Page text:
If your brand doesn't have a digital component it's just not going to survive - this is the death knell for any brand, not just those associated with the media. But don't worry, Julia Raphaely, Chief Executive Officer of Associated Media Publishing, shares their survival strategy...
Has there ever been a more difficult time for publishers to keep and grow their paying audience than now? Following the recession of 2008, absolutely everyone looked to cut costs. For media consumers, that meant turning to online, particularly if the content was free. Sadly, many traditional print publishers saw this as competition and a threat instead of as a new opportunity to spread their wings.
Raphaely says family-run Associated Media Publishing (AMP), founded in 1983, wasn't immune to these pressures. Luckily, they picked up on the winds of change in the publishing industry many moons ago and took steps to future-proof their stable by taking note of the many online opportunities on offer.
Here, Raphaely shares Associated Media Publishing's strategy. It's a key one in the industry as AMP is rather prolific, publishing Cosmopolitan, House and Leisure, Good Housekeeping
(including its Afrikaans counterpart, Goeie Huishouding), Marie Claire and Women on Wheels (WOW)
We often hear 'print is dead', and we know your local O magazine recently shut down - is it more a case of 'print is no longer just print, but must go digital to survive'?
Julia Raphaely, AMP's CEO
I believe every brand (not only media brands) will have to successfully implement a digital component to their positioning to survive. In our case we have the benefit of established print products to drive and work alongside our digital properties and, yes, we can't rely on print alone to sustain and future proof our products. Our audience is using multiple platforms to gather information and engage on a 24/7 basis now so if you are not available on all platforms at all times, you are definitely not going to be able to build and grow your audience. We've shown amazing growth in our digital platforms and this is purely a result of becoming more digitally focused. For example, across AMP we've had 169% growth in unique browsers from Jan to Oct 14, 134% growth of social media fans from Jan to Oct 14, 140% growth in engaged users from Jan to Oct 14, and across these platforms we now deliver an audience of over 1 million, which is a 142% increase from Jan to Oct 2014.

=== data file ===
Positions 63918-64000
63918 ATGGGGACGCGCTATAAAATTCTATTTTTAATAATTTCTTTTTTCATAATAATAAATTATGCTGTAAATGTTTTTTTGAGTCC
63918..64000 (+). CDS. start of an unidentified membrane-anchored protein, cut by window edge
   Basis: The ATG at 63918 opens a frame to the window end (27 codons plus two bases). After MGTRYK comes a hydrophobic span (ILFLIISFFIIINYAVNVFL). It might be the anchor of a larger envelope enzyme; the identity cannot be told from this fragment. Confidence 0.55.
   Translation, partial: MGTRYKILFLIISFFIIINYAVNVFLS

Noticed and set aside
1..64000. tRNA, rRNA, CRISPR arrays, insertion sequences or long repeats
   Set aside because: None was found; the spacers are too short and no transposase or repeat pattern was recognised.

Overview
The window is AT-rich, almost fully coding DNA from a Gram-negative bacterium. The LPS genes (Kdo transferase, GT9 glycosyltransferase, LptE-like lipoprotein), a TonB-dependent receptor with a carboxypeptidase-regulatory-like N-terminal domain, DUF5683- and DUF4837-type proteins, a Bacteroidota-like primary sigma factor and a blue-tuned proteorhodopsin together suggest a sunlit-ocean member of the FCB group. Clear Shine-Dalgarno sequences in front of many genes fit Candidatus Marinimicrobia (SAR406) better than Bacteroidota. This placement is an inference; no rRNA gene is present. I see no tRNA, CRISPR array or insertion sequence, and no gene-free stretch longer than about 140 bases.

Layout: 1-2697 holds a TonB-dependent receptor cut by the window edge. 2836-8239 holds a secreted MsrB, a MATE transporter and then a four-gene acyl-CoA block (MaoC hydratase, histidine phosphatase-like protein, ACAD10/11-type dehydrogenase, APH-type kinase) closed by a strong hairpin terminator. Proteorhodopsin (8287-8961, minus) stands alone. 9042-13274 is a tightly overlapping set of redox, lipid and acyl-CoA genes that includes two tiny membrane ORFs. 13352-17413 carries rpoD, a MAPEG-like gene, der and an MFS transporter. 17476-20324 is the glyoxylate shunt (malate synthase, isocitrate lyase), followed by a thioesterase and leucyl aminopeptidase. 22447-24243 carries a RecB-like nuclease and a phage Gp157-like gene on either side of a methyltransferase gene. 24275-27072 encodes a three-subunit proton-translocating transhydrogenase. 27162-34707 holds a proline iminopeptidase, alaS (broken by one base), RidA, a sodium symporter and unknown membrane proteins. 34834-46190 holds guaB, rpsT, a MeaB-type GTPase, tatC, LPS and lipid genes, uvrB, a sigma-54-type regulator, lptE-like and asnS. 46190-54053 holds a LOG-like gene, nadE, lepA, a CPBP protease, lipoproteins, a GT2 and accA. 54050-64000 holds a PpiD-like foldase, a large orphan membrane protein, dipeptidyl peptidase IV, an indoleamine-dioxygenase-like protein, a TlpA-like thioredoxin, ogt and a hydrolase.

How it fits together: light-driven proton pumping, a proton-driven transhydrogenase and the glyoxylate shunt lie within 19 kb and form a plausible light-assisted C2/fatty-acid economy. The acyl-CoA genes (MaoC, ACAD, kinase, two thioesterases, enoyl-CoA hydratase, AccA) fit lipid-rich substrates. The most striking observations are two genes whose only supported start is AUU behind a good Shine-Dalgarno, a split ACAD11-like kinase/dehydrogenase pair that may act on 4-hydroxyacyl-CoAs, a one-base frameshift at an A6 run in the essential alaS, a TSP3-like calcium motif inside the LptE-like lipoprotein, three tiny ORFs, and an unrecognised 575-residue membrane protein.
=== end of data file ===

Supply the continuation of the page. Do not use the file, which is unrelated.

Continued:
It's never been more important to not just listen to but also engage with readers - how do the magazines in the AMP stable do so? Raphaely:
Our content teams measure the growth in likes, 'talking about', Twitter followers, retweets and favourites in social media on a weekly basis; we use Effective Measure for our website metrics and to see which posts get the most traction. The results show an audience that loves the brands and the content that's on offer. Take just two of our brands:
Cosmopolitan SA's Facebook page
had 164% growth in social media fans from January to October 2014, and 213% growth in engaged users over the same period. Overall, we have also had 169% growth in Unique Browsers in that time span. The beauty today is that it's all there to be measured and as far as social media and website traffic goes, Cosmo
is far outstripping competitors on all measures. Good Housekeeping
, on the other hand, has had 92% growth in social media fans from January to October 14 and a 573% growth in engaged users from Jan to Oct 14, which shows massive engagement with the brand.
Good Housekeeping SA's Facebook page
What's good practice when it comes to turning to online to revive print? Raphaely:
There are a few principles we have used to guide our transition from print-only to publishing brands across multiple platforms:
You've also run several successful events - tell us how this increases engagement with readers - and at what cost? Raphaely:
- Training: We've made a big effort to first establish what skill sets we have in place and what skill sets we still need. We've put in place training in all areas of digital to up-skill and enable teams as fast as possible.
- Silos: We've tried to get rid of 'silo mentality' because engaging compelling content can only be produced by a creative collective.
- Analytics: We had to become familiar with various measurement tools to maximize the insights we can gain from our data.
- Audience: An engaged and deeply invested digital audience is more than sheer numbers; it's a long-term resource that you can activate at the touch of a button.